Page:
Only the Court can decide the veracity of these claims by receiving dispositions under oath from the then Governor of the Central Bank to see exactly what he said and to whom.  What JCT is saying is a detto del detto del detto  three stages removed  from the supposed originator.    But it seems illogical to have such warning said in the same breath as another warning to ‘put your house in order’.   To put a house in order it must be out of order and the Central Bank was well in the know as to whether the NBM’s house was in order or not.   Excluding the ex-NBM shareholders there seems to be general agreement that the NBM house was not in order and this is corroborated by the then Governor of the Central and by ARC ( and many others who were involved in the establishment of Bank of Valletta on professional basis ) who also wrote in reply, but this time using laudable language in my regard ( for which I thank him).
But when all is said and done, even ARC’s contribution does nothing to proof either hypothesis which could make a case for compensation.  Statements  like ‘ it was common knowledge that, in certain quarters, the word was going round urging NBM depositors to withdraw their funds’ is too vague to be any proof that government was behind these ‘certain quarters’.   The fact that Mintoff had appeared on TV appealing for depositors to calm down,  if anything proves that the run on NBM had begun before Mintoff made such TV appearance and that Mintoff tried to calm the situation rather than to manufacture the run as he is now being accused.   That he did not succeed cannot be taken against him.

ARC’s argument that the taxpayers through an out of Court settlement would be in the same position as after the Court decides in favour of the plaintiffs is inverse logic.   There is no assurance that the Court would decide for the plaintiff and even if the Court were to so decide then at least taxpayers would know that they are paying for what is properly due.  Damages paid to Mintoff regarding Delimara were in fact paid after a proper court decision and not through some amicable back scratching agreement.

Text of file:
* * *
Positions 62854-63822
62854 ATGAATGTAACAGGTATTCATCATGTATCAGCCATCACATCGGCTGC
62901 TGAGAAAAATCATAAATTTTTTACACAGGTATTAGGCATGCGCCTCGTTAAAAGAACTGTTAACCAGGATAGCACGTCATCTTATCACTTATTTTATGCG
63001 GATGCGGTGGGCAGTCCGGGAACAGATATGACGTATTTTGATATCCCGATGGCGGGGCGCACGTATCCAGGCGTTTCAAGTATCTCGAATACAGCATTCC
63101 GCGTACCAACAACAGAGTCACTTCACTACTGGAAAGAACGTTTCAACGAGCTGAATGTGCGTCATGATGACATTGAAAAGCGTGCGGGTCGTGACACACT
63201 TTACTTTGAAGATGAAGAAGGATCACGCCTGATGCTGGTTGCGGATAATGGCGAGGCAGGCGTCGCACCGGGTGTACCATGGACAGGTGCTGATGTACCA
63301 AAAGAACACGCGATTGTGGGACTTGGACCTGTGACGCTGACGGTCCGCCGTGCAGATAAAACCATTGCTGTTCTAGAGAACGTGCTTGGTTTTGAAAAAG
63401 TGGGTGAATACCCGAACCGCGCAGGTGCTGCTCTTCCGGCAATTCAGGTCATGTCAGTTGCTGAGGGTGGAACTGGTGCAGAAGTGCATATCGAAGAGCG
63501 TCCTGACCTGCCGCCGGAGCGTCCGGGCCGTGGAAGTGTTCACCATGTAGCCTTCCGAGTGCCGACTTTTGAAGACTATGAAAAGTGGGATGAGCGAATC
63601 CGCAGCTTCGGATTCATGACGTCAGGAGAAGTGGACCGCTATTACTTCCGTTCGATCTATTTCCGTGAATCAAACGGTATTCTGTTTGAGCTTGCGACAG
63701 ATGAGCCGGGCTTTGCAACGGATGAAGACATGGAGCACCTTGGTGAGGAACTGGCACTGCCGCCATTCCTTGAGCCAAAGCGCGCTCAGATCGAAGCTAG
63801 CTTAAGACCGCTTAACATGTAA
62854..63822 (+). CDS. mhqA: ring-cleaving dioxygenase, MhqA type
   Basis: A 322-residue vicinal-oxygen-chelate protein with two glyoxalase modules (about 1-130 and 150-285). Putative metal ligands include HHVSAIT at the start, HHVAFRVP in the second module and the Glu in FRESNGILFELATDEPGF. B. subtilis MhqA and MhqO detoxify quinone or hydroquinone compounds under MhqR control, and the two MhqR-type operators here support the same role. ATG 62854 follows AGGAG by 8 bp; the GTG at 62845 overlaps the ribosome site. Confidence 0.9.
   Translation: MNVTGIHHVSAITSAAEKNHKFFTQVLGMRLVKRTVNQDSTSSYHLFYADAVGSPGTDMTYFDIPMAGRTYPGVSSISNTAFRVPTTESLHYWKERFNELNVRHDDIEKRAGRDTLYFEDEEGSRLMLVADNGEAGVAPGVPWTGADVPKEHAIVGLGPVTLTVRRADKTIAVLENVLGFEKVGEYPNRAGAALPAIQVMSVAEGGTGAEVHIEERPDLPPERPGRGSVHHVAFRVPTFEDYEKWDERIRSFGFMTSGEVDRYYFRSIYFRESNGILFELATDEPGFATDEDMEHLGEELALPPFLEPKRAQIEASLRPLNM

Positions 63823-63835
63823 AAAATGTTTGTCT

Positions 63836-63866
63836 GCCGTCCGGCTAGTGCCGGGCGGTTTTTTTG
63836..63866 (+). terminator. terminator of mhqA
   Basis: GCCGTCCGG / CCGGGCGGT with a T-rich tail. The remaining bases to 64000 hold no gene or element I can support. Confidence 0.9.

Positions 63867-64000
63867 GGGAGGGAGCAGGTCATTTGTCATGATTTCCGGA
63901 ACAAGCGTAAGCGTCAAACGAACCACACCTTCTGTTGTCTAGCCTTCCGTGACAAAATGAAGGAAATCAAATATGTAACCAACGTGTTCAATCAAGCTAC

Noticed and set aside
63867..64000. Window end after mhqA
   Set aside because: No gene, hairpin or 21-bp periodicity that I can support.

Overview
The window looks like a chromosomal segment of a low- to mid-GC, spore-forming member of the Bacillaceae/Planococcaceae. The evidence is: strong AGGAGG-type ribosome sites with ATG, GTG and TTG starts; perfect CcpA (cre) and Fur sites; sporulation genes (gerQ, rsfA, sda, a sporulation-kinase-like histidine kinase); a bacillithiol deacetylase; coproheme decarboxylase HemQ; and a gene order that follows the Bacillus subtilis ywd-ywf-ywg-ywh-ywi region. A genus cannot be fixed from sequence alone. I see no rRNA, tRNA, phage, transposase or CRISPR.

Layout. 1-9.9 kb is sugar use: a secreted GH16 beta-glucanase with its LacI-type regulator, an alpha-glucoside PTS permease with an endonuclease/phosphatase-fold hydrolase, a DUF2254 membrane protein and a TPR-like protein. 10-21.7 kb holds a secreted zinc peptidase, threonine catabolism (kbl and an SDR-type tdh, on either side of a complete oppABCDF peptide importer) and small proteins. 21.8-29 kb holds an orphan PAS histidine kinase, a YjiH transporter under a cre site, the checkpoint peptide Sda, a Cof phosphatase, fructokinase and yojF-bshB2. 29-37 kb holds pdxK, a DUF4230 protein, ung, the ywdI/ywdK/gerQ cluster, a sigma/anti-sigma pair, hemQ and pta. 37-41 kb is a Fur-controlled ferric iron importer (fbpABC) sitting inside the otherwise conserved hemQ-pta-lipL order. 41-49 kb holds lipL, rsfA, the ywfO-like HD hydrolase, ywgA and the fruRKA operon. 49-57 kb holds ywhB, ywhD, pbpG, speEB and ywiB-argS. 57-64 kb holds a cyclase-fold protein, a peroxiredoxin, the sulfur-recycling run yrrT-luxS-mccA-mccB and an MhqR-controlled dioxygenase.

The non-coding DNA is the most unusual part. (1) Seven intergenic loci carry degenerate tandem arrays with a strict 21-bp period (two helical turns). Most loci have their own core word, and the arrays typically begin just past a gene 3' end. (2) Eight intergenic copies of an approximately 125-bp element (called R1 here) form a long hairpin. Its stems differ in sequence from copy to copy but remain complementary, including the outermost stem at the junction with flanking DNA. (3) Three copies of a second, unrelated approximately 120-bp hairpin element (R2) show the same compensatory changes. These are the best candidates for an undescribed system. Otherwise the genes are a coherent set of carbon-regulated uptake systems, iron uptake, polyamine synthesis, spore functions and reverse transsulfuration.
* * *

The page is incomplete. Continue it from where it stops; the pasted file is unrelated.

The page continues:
ARC also takes it against me because I said that an out of court settlement would be unjust to ex-shareholders.   ARC mistakenly understood that I was referring to shareholders of Bank of Valletta.   I was in fact referring the ex-shareholders of the NBM who repeatedly stated that they are in this mostly for the honour rather than for the money.  An out of court settlement however cannot fix the honour.  That can only come from an independent court decision.   An out of court settlement can only fix the money and will leave both ex-shareholders and the general taxpayers with a bitter taste of justice undone.   But possibly the ex-NBM do not mean what they say and in fact they are in this for the money much more than for the honour.

But what I find particularly objectionable is the argument that because government has had good return on its investment in Bank of Valletta the taxpayer should not object to an out of court settlement to appease the ex-NBM shareholders.   By the same argument  we  would be entitled to make a claim for part of the losses of our shipyards from the H.M. Admiralty, Bailey and Swan Hunter.  Some hope!
Unfortunately they seem not to appreciate what is the role of shareholders in a business venture.  What JCT and ARC are proposing is socialisation of losses and privatisation of profits.  They are sanctifying moral hazard.

And strange that government on one hand seems inclined to usurp the role of our courts to straighten  purported injustices ostensibly committed forty years ago, on the other hand commits new injustices like the case of expropriation of land at Marsa with compensation based on its agricultural value to have such land dressed up with a MEPA permit within a week and instead of using it for public purposes which underlies such expropriation, issues it for commercial development by the private sector.   Rather than address purported injustices which are being examined by the courts, government efforts would be better employed avoiding new injustices.